Top 3 Things You Can Do To Prevent Breast Cancer

Top 3 Things You Can Do To Prevent Breast Cancer

We are all told the basics of eating a diet rich in vegetables, high in fiber, limiting fat, and even eating soy which remains controversial (another blog in of itself).  And, of course, limit alcohol and maintain a healthy weight.

Yet, despite these recommendations we will see breast cancer rates increase by 50% by 2030 and 80% will have no family history according to Phillip S. Rosenberg, PhD, Cancer epidemiology & genetics Biostatistics Branch of the NCI!

So, what can YOU do to prevent breast cancer?

I will cut to the chase for those who have short attention spans – nutrigenomics testing, ditch the chemicals, and the Mediterranean diet.  All three involve and promote a healthy hormonal balance, the metabolism, and the detoxification of estrogen.

  • Nutrigenomics testing will identify your TRUE risk for breast or how you can truly prevent a recurrence by promoting positive gene response and healthy detoxification.
  • Ditching the chemicals that promote hormonal imbalances is also key as we now know that are many chemicals that women are more often exposed to that can promote unhealthy estrogen levels.
  • Why the Mediterranean Diet – this diet which is predominantly plant-based with healthy sources of animal protein is also full of healthy fats, fiber and recommends a huge variety and color in vegetables.

Nutrigenomics Food Can Affect Your Gene Response

What is the Role of Nutrigenomics and Breast Cancer

Most of the nutrigenomics SNP’s (single nucleotide polymorphisms) or slight genomic variants involved in breast cancer are involved in the two-phase process of the liver detoxification system.

For instance, the SNP known as CYP1B1 is involved in the process of breaking down estradiol into certain compounds; a variant in this SNP will promote estradiol into 4-OH over the preferred compound known as 2-OH.  The compounds are known as 4-OH and 16-OH (see Estrogen Metabolism Nutrients) are implicated in breast cancer.

What if you knew you had this SNP?

What could you do?  By increasing your diet in crucifers (broccoli, cabbage, cauliflower), berries, and yes, flaxseed you can promote healthy gene response.  And, you would know that you would need to avoid chemicals polycyclic aromatic hydrocarbons found highest industrial seed oils and GMO grains and PCB’s.

What About Maintaining a Healthy Weight?

It is important to maintain a healthy weight not just for cancer, but overall health.  But, when it comes to cancer, being overweight especially with abdominal obesity (carry weight in your tummy), you greatly increase your risk of cancer.  This is because we know that insulin resistance is a key player in the role of cancer.  If you are carrying most of your weight in your tummy, that is a sure sign you have insulin resistance.

Abdominal obesity leads to hormone imbalances as this type of fat actually produces estrogen, especially in postmenopausal women.    This is where nutrigenomics comes in again – using nutrigenomics testing you can find out why you are struggling with your weight by looking at those genes that promote metabolic syndrome.  You can finally give up the guessing game as to what diet plan will work for you.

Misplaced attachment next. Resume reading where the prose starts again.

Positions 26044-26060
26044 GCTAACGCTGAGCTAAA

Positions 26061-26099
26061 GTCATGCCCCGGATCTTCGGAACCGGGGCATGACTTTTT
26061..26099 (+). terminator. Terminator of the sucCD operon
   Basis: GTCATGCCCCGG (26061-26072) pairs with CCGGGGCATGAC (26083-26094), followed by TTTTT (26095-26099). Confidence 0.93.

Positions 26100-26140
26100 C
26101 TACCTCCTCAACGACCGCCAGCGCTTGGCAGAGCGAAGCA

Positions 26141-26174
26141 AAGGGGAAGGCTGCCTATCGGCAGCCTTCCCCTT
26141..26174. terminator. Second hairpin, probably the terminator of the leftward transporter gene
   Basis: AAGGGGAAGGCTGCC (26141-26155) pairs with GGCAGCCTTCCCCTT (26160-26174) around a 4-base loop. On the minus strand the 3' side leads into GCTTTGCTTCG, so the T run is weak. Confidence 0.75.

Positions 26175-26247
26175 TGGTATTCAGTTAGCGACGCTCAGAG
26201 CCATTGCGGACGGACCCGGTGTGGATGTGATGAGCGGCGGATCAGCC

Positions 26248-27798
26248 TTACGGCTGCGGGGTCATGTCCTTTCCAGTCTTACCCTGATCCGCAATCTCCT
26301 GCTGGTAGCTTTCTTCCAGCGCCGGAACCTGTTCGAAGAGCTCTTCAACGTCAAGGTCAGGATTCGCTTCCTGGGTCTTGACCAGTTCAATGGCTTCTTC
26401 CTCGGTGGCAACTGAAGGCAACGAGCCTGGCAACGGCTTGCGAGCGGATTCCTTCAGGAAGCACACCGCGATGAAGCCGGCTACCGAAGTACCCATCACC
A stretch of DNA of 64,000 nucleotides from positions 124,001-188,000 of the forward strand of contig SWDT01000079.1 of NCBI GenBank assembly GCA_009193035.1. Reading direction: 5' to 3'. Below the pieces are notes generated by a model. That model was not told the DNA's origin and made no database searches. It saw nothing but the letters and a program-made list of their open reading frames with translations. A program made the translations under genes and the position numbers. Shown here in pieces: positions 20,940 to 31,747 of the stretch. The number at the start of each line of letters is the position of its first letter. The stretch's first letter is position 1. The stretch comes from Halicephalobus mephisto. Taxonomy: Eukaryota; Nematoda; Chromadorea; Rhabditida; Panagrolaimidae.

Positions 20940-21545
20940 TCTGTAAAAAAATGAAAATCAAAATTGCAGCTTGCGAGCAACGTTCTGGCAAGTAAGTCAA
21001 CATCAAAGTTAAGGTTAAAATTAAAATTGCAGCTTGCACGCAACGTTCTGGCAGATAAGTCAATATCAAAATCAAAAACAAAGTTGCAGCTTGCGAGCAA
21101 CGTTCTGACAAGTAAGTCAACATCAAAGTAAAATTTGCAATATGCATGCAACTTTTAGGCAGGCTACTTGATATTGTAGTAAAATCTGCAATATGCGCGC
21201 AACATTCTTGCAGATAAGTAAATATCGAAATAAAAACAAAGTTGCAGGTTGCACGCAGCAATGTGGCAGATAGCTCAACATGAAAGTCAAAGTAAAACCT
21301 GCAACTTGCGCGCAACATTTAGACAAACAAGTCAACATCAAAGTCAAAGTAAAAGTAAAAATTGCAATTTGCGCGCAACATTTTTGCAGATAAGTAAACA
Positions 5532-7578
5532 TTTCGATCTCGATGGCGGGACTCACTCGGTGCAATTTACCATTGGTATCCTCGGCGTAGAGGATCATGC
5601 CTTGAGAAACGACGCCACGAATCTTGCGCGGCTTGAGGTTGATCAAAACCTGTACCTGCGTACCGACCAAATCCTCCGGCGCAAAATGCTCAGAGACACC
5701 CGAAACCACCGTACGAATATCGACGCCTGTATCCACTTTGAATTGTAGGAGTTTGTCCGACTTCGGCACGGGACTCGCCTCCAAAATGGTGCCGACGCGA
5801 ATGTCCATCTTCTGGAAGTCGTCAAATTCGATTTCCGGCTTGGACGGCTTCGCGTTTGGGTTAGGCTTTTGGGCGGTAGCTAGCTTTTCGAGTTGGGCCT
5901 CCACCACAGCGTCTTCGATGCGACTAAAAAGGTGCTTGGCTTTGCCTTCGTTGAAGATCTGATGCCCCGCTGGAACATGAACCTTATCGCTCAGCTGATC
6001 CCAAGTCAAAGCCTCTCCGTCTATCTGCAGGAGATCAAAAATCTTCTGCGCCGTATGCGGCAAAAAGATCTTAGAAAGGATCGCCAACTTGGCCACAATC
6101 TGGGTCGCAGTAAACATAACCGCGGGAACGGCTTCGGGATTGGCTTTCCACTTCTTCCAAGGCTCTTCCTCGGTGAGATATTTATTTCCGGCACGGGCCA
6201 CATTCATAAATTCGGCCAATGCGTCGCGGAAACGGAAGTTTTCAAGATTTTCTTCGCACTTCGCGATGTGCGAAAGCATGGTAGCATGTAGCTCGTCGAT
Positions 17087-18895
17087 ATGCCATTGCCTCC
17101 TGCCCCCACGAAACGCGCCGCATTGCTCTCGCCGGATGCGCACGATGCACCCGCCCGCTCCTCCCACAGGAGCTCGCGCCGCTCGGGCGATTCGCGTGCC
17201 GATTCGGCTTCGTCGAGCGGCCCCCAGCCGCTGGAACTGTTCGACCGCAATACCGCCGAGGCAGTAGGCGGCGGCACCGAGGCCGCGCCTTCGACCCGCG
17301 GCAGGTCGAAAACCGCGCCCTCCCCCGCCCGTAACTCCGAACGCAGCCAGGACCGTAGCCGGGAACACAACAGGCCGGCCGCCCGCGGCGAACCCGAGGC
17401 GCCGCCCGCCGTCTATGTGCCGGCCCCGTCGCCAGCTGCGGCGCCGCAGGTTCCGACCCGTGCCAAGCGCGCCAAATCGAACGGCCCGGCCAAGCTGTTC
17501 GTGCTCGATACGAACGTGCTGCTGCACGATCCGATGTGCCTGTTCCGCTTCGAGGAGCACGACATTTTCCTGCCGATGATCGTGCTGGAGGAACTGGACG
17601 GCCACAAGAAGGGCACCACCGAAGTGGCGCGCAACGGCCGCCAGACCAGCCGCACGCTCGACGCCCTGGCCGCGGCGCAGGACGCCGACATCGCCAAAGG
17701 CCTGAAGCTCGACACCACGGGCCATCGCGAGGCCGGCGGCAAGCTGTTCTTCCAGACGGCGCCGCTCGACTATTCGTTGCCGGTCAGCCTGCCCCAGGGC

Natural Skincare Cosmetics

Ditch the Chemicals to Reduce Breast Cancer Risk

Ditching the chemicals that promote hormonal imbalances.  The typical women put on over 15 different products before she walks out the door.  Many of these cosmetics, personal care, and skincare products contain known hormone disruptors and have been implicated in breast and uterine cancers.  That is one of the reasons I partnered with BeautyCounter – safer, cleaner, and better beauty products.  And, they continue to fight to protect women from harmful chemicals.

And, there are plastics that contain BPA – a known carcinogen yet we still drink water out of plastic bottles, use personal care products that are in containers with BPA, and heat foods in plastic. These chemicals are also known as “obesogens” promoting an unhealthy weight that also leads to estrogen imbalances.

Start avoiding these chemicals by looking for the top offenders – parabens and phthalates which are used often as preservatives so will be at the end of the ingredient list.  Phthalates can be hidden using the term “parfum” or “fragrance”.  Many environmental chemicals like glyphosate or Round Up, PCB’s and PAH’s are so pervasive in our environment, it has become more and more important to support healthy detoxification through nutrition and avoidance of chemicals where we can.

Mediterrean Diet Breast Cancer

How Does the Mediterranean Diet Help to Prevent Breast Cancer

This diet is predominantly plant-based emphasizing a wide variety of fruits and vegetables.  It is also not what I call a “reductionist” diet – where you have greatly reduced or eliminated a food group like gluten or fat.

Research shows that most if not all “reductionist” diet plan fail to provide adequate nutrition or even meet the minimum required recommended daily allowance (RDA).

The Mediterranean Diet is also rich healthy grains (yes, gluten grains like Kamut), seeds, nuts, and healthy fats from olive oil and cold-water fish.  What is best about this diet or cuisine is that it also incorporates spices, herbs, and greens we normally do not eat.